Symbionts have also been shown to influence insecticide resistance in various insect pests. In the bean bug (Riptortus pedestris) and the oriental fruit fly (Bactrocera dorsalis), resistance to organophosphorous pesticides has been attributed to direct detoxification by their symbionts (Kikuchi et al., 2012; Cheng et al., 2017). The insecticidal activity of Bacillus thuringiensis (Bt) in the gypsy moth (Lymantria dispar) larvae was shown to be dependent on the presence of symbiotic midgut bacteria (Broderick et al., 2006). Microbiome surveys from field-collected samples indicated that Bt resistance in cotton bollworm (Helicoverpa armigera) was associated with distinct microbiome compositions (Paramasiva et al., 2014; Visweshwar et al., 2015). Xia et al. observed varied levels of susceptibility to chlorpyrifos in the diamondback moth (Plutella xylostella) treated with antibiotics and then recolonized with different gut-associated bacteria (Xia et al., 2013, 2018). The contribution of gut bacteria to insecticide resistance was also reported in mosquitoes that showed reduced mortality to insecticides when fed with different gut commensal bacteria (Barnard et al., 2019).

Accumulating evidences have suggested that microbes play a more prominent role in shaping insect behavior than previously thought (McFall-Ngai et al., 2013). Insect behaviors that have been shown to be affected by microbes include long-term dispersal, oviposition, mating, host searching, and kin recognition (Ezenwa et al., 2012). Studies also suggest that microbiomes can influence host behavior via production of metabolites acting on host neuro-endocrine circuits (Adamo, 2013; Hemarajata and Versalovic, 2013; Wang and Kasper, 2014), a phenomenon termed the “gut-brain axis.” There is a plethora of research on the gut-brain axis, a majority of which has been focused on mammalian systems. However, this subject is still in infancy. One example is a recent study suggesting that the microbiome of Drosophila melanogaster influences host olfactory-guided foraging preferences toward foods of different microbial content (Wong et al., 2017). Similar microbiome-priming effects on fly behaviors were found in subsequent studies by Farine et al. (2017) and Qiao et al. (2019).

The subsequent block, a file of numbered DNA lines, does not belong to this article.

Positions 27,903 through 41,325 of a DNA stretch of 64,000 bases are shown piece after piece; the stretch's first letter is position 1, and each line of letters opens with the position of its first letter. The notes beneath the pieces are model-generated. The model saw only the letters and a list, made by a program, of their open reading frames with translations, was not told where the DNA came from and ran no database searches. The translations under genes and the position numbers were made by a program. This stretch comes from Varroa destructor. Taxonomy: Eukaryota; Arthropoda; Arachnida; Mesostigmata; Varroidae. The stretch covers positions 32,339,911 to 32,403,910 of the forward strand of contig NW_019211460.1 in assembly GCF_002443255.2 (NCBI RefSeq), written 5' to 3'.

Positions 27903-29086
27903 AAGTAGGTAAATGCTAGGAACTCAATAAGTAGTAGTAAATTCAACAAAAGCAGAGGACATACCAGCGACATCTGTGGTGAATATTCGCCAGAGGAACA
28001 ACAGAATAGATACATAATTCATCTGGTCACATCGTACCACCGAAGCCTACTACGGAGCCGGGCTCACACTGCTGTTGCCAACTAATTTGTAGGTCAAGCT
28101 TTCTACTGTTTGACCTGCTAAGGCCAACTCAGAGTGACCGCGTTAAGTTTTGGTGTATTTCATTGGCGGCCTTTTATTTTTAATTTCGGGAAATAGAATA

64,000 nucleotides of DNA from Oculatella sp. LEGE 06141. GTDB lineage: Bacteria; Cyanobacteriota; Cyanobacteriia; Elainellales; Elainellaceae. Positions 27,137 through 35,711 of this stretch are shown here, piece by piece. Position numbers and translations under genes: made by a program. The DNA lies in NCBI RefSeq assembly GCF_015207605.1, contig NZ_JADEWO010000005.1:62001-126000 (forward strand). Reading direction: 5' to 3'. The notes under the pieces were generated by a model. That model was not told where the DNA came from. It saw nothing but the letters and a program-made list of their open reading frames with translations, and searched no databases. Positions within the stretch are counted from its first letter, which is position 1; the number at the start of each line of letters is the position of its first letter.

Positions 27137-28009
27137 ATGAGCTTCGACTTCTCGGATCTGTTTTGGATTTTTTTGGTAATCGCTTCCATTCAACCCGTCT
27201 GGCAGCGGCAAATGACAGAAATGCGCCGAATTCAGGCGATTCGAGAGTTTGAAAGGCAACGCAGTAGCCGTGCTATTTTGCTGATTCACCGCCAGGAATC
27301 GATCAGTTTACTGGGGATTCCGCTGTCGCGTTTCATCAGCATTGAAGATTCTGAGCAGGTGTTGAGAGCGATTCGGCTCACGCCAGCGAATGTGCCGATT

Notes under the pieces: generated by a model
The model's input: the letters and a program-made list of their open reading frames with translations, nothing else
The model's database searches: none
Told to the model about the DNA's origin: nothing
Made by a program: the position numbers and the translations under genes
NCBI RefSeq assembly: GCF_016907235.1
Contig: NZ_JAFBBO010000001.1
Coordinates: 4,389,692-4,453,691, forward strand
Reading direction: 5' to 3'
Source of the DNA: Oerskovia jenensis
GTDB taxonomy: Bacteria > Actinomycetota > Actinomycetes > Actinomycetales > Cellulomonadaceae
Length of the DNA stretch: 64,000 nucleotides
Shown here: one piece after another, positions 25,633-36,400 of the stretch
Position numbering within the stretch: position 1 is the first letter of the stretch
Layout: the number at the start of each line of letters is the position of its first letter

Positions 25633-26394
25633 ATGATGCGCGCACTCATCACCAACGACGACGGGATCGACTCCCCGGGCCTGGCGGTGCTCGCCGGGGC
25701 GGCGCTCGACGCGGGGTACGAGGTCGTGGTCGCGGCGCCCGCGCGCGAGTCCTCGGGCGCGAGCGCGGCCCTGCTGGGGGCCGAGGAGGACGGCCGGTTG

Advances in high throughput sequencing and functional genomics have enabled scientists to accomplish two milestones in insect microbiome research: 1. Explore previously uncharacterized microbiomes in a greater variety of insects, leading to a better understanding of host and environmental factors that shape insect microbiome diversity and composition. Some examples include microbial communities associated with Drosophilid and Tephritid fruit flies (Behar et al., 2008b; Wong et al., 2011, 2013; Ras et al., 2017), ants (Ramalho et al., 2017; Shin et al., 2017), bees (Engel et al., 2016), mosquitoes (Minard et al., 2013; Novakova et al., 2017), ticks (Narasimhan and Fikrig, 2015), beetles (Hulcr et al., 2012), and midges (Halpern and Senderovich, 2015), among others. 2. Attribute microbiome functions to specific microbial taxa or consortia. While the diversity and stability of microbiomes vary by insects, microbial influence on insect invasive traits is widely supported. For example, the invasiveness of the sweet potato whitefly (Bemisia tabaci) was promoted by a recent sweep of a Rickettsia sp. into the pest population, from 1% infected in 2000 to 97% by 2006) which led to faster development, higher survival rate to adulthood, and higher fecundity of the host (Himler et al., 2011). Studies on the powerful lab model Drosophila melanogaster showed that its microbiome, consisting of 5–20 microbial species, accelerates larval development, affects host foraging preference and reproduction (Ridley et al., 2012, 2013; Wong et al., 2014, 2017; Morimoto et al., 2017), which are all important parameters for invasiveness. Its close relative, Drosophila suzukii, or spotted wing drosophila (SWD), a significant pest of small fruits, relies on the microbiome to develop in ripening fruits (Bing et al., 2018). Among the highly destructive crop pests in the family Tephritidae, microbial symbiosis was first described in the olive fruit fly Bactrocera oleae (Petri, 1909, 1910). Unlike other fruit feeding Bactrocera species, B. oleae is associated with an obligate bacterial symbiont (Candidatus Erwinia dacicola) maintained in larval midgut caeca. The symbiont is currently uncultured but studies have shown that it facilitates fly development and reproduction by providing essential amino acids and metabolizing urea from various sources such as bird droppings, making nitrogen available to adult flies (Capuzzo et al., 2005; Ben-Yosef et al., 2014). It also helps the larvae develop in unripe olives by counteracting a plant defensive metabolite, oleuropein (Capuzzo et al., 2005; Estes et al., 2009). Interestingly, the symbiont has been found to be absent in domesticated B. oleae reared on artificial media containing antibiotics, demonstrating the impact of rearing on symbiont selection (Estes et al., 2012; Sacchetti et al., 2019). Other bacterial species associated with the guts of B. oleae include Pantoea sp. and Burkholderia sp., although their nutritional role is unclear (Ras et al., 2017). Microbiome-dependent larval development has also been seen in the medfly (Ceratitis capitata) and apple maggot fly (Rhagoletis pomonella). In medfly, microbial nutrient provisioning involves diazotrophs that express nitrogen reductase gene (nifH) in the gut (Behar et al., 2005). These medfly-associated bacteria include the genera Citrobacter, Klebsiella, Pectobacteria, Enterobacter, and Pantoea (Behar et al., 2008b). The community has been shown to support fly development, reproduction, and extend longevity when administered as probiotics (Behar et al., 2008b), and increase male copulatory success (Ben-Yosef et al., 2008). In addition to the dominant Enterobacteriaceae, a minor but stable community associated with medfly gut includes Pseudomonas spp. (Behar et al., 2008b). Using a metabarcoding approach, differences in microbial community was observed at different instar stages of medfly (Malacrinò et al., 2018). Burkholderia was found to be dominant in early instars and adults and may play a role in nitrogen fixation, as suggested in Tetraponera ants (Borm et al., 2002). Similarly, bacteria belonging to the genera Sphingomonas, Pseudomonas and an unidentified bacterium belonging to family Methylobacteraceae were found more abundant in late instars of medfly, whereas Leuconostoc, Weissella, Acetobacter, Gluconobacter and an unidentified bacterium belonging to family Xanthomonadaceae were more abundant at pupal stage (Malacrinò et al., 2018). In addition, variable microbial community was observed in medfly fed on different host plants. For example, medfly larvae feeding on Ficus carica (common fig) fruits were found to harbor Acinetobacter and Gluconobacter, while Acetobacter and Leuconostoc were found to be more abundant when fed on Prunus persica (peaches) (Malacrinò et al., 2018). Acinetobacter and Gluconostoc have been suggested to play a role in detoxifying phenolic glycosides (Mason et al., 2014). Similarly, apple maggot flies are associated with a diverse range of Enterobacteria in their gut, such as Pantoea, Klebsiella, and Enterobacter (Behar et al., 2009). The bacteria are deposited into the fruit during oviposition, thereby providing essential nutrients and proteins required for larval development (Lauzon, 2003; Behar et al., 2008a). In some Tephritids of the sub-families Dacinae and Trypetinae, symbiotic bacteria support larval development by metabolizing sugars, increasing the level of organic nitrogen, and synthesizing vitamins (Lauzon, 2003; Behar et al., 2009; Hamden et al., 2013). However, their functions in adult flies are unclear (Ben-Yosef et al., 2014).